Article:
High-tech companies are making strategic shifts to their supply chain models to enable greater customer-centricity, meet changing consumer demand patterns and capture new growth opportunities. Findings come from the 4 th annual global UPS Change in the (Supply) Chain survey, conducted by IDC Manufacturing Insights.
Interest in near-shoring has more than tripled since 2010. Globally, 27% of high-tech logistics executives are embracing near-shoring as one strategy to improve their customer service. When asked globally about the top drivers for near-shoring, 77% said they wanted to improve service levels by bringing production closer to demand and almost 55% cited improving control over quality and intellectual property.
Other high-tech executives, including 82% in the U.S., will continue to use their existing supply chain strategies. Survey respondents cited the cost benefits of low-cost manufacturing countries and the location of key suppliers as the top reasons for not considering near-shoring.
Survey findings also show that 41% of high-tech executives expect to see exports grow faster over the next two years compared to 2013. Another 39% expect to see exports to grow at the same level over the next two years.Emerging market growth Growth for high-tech products is significant in emerging markets, with nearly two-thirds of high-tech executives having either already established a presence in emerging markets or expecting to do so within a year. North American companies are the most aggressive when it comes to emerging market expansion, with 80% either in emerging markets today or planning to be there within a year. However, some barriers to global expansion remain, with the top two cited as: difficulty understanding the appeal of products in a new marketplace (19%) and challenges executing new in-market strategies (17%). Customer-centricity To differentiate their products in the face of growing global competition, many high-tech companies are shifting from product quality as the primary focus to making their supply chains more customer-centric. For example:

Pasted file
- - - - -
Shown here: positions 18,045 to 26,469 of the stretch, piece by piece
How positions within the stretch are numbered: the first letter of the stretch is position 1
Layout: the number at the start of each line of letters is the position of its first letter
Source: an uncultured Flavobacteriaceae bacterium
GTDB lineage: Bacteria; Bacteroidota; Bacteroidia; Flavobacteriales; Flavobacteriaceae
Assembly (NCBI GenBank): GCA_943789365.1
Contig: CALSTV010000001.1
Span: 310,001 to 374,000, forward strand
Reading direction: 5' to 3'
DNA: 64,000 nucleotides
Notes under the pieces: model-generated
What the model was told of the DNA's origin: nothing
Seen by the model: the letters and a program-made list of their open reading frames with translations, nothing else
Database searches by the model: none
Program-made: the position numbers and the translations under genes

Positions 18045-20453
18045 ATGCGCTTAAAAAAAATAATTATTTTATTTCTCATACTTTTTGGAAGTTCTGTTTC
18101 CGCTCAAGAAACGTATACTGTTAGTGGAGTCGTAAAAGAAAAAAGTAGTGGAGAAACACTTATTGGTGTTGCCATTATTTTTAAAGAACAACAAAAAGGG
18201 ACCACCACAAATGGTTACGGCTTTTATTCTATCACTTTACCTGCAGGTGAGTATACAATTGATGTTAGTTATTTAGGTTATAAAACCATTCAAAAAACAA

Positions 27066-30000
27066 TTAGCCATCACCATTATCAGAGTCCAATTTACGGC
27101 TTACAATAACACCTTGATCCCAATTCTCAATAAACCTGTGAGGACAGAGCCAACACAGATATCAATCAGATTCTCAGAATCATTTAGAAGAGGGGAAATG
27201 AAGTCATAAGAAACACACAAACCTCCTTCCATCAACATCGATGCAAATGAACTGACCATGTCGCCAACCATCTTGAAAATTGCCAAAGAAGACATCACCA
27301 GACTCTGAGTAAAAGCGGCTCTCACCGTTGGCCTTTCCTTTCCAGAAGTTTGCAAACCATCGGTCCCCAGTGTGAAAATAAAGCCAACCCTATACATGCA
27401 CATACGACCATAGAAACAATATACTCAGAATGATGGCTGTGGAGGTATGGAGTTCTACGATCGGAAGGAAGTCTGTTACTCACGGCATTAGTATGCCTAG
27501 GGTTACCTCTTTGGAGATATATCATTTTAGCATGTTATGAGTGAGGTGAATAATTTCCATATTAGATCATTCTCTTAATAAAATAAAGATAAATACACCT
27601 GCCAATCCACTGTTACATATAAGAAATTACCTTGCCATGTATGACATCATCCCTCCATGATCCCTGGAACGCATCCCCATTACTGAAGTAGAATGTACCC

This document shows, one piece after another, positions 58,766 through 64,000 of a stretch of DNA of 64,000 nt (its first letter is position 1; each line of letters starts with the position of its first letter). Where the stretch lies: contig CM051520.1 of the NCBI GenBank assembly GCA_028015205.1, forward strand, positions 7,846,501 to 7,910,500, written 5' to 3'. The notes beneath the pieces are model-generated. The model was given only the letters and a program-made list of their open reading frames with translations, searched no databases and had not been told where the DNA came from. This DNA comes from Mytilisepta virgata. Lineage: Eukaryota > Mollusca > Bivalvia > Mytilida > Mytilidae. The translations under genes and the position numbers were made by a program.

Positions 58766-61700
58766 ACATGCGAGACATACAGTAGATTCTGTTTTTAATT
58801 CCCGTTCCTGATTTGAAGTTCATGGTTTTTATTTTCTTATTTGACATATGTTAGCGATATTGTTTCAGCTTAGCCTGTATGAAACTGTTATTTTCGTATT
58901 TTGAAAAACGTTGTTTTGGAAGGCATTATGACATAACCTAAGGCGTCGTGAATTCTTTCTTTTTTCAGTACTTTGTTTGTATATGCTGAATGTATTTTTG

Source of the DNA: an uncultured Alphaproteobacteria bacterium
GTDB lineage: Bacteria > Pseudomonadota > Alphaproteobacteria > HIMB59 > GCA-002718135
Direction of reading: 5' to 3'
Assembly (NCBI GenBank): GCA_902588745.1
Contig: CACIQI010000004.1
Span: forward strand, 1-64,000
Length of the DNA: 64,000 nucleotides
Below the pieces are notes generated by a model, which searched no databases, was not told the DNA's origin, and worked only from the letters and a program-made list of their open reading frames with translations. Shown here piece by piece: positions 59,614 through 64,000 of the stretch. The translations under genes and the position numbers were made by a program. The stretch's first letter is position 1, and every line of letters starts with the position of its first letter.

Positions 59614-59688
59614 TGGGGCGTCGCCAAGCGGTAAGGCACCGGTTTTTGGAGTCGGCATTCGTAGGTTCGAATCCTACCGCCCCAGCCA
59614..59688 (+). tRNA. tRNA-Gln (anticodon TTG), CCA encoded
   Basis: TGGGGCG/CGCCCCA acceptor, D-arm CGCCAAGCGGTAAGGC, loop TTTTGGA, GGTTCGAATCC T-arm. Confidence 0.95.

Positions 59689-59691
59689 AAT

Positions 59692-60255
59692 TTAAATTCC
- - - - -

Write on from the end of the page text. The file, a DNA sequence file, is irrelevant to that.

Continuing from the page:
- 39% of those surveyed said their supply chains are built to be primarily customer-centric today and will grow to 44% in the next two years.
- For those high-tech companies re-focusing their efforts on customer-centricity, several changes are planned to improve customer service, including: reducing lead times (71%), improving planning (71%), improving fulfillment (68%) and improving post-sales/returns capabilities (66%).
- 48% of executives surveyed cited that a firm’s ability to carry out a high-profile, global product launch is becoming increasingly important.
- 26% of high tech companies said establishing product security throughout the supply chain of a product launch remains a top concern.